But before that can happen, the methods need to be further developed, tested and refined. Hence why Didymoon was selected as the target for the AIDA mission. Whereas the meteor that exploded over the Russian town of Chelyabinsk in 2013 was just 20 meters across (65 feet), but still injured 1600 people, Didymoon measures about 160 meters (525 feet) in diameter.
It is estimated that if this asteroid struck Earth, the resulting impact would be as powerful as a 400 megatonne blast. To put that in perspective, the most powerful thermonuclear device ever built – the Soviet Tsar Bomba – had a yield of 50 megatonnes. Hence, the smaller companion of this binary asteroid, if it struck Earth, would have an impact 80 times greater than the most powerful bomb ever built by humans.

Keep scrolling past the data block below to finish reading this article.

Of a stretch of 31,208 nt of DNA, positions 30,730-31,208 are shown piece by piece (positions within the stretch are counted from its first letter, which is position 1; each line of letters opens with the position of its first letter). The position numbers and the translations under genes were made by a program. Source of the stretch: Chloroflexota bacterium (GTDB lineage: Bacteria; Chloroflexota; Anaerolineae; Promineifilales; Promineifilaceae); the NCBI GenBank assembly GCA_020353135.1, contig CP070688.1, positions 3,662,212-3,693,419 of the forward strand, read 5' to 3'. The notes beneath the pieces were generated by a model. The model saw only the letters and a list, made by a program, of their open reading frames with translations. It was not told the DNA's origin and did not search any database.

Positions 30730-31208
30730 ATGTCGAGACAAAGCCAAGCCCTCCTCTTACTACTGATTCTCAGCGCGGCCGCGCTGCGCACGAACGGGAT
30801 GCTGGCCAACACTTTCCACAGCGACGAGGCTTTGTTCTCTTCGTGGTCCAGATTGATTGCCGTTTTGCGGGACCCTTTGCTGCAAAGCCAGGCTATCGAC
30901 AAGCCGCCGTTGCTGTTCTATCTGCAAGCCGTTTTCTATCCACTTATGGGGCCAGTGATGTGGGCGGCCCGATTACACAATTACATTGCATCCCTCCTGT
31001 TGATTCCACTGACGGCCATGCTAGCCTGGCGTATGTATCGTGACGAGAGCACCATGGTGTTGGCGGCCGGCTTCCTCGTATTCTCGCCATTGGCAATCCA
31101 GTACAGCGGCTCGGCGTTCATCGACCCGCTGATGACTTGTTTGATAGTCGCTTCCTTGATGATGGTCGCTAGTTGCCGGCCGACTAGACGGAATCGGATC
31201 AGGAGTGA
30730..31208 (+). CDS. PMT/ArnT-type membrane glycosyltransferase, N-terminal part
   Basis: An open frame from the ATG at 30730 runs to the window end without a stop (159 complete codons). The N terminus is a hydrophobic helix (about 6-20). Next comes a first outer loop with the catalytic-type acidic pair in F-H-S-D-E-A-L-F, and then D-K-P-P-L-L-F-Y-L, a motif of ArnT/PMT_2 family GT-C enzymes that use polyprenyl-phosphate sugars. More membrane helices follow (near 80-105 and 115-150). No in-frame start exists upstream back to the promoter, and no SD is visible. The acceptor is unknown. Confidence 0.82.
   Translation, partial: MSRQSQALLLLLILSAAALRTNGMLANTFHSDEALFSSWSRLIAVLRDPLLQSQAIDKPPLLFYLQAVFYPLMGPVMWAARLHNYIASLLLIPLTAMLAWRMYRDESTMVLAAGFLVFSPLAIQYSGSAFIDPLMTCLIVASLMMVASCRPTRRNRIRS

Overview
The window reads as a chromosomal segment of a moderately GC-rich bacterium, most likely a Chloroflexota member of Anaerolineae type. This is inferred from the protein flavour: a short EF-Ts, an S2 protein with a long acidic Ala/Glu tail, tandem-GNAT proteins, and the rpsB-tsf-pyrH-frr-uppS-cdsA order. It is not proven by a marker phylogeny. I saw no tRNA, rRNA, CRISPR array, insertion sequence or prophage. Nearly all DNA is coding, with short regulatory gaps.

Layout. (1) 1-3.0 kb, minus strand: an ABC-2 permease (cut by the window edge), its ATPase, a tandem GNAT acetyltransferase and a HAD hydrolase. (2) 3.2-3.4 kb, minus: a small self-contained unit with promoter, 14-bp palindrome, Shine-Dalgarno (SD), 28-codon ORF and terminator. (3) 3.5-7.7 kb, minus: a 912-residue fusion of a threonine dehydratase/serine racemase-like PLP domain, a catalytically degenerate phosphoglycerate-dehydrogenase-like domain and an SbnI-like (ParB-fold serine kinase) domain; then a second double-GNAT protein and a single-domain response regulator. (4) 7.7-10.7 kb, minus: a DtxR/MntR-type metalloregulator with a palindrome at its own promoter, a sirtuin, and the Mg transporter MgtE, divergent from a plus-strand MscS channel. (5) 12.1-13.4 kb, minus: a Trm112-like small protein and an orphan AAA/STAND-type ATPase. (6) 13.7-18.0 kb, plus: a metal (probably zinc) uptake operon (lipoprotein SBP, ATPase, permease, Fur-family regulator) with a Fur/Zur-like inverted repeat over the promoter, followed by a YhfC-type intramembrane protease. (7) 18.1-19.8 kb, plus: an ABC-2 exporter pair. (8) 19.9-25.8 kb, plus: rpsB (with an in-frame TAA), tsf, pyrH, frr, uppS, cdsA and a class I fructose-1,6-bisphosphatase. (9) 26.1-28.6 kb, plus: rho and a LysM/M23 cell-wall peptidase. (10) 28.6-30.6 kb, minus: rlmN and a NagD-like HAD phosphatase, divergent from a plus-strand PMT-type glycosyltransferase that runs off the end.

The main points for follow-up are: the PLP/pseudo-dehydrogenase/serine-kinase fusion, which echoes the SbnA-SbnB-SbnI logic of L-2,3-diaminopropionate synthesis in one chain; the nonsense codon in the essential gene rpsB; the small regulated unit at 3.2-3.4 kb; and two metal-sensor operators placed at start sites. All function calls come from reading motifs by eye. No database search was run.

In addition to advocating that the ESA remain committed to the mission, European scientists at the conference also proposed an altered, more cost-effective alternative for AIM. This alternative called for a miniaturized version of the AIM craft that would be equipped with just a camera, forgoing a lander and radars designed to probe Didymoon’s internal structure.
According to Patrick Michel, the science lead for the AIM mission, this revised mission would cost about €210 million ($250 million USD). But as he also noted, this would require that the AIM part of the mission be delayed. While it would still conduct crucial measurements of Didymoon, it would not be part of the AIDA mission if NASA decides to stick with its original timeline.